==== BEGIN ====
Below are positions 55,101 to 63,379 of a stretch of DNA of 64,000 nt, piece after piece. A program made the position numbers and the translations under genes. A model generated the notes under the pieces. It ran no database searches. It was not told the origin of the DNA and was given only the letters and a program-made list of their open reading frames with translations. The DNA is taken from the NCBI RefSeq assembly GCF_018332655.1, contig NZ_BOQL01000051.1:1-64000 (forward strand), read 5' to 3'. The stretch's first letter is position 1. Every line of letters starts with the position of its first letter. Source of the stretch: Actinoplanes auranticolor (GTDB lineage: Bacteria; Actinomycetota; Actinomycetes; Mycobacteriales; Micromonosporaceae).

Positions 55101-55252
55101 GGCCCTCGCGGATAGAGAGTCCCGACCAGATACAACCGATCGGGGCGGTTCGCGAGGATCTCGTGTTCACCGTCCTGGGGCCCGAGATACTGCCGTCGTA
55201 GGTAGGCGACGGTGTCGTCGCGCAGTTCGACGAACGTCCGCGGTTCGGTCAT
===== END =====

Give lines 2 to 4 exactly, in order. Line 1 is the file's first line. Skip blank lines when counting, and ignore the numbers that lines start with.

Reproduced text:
Positions 55101-55252
55101 GGCCCTCGCGGATAGAGAGTCCCGACCAGATACAACCGATCGGGGCGGTTCGCGAGGATCTCGTGTTCACCGTCCTGGGGCCCGAGATACTGCCGTCGTA
55201 GGTAGGCGACGGTGTCGTCGCGCAGTTCGACGAACGTCCGCGGTTCGGTCAT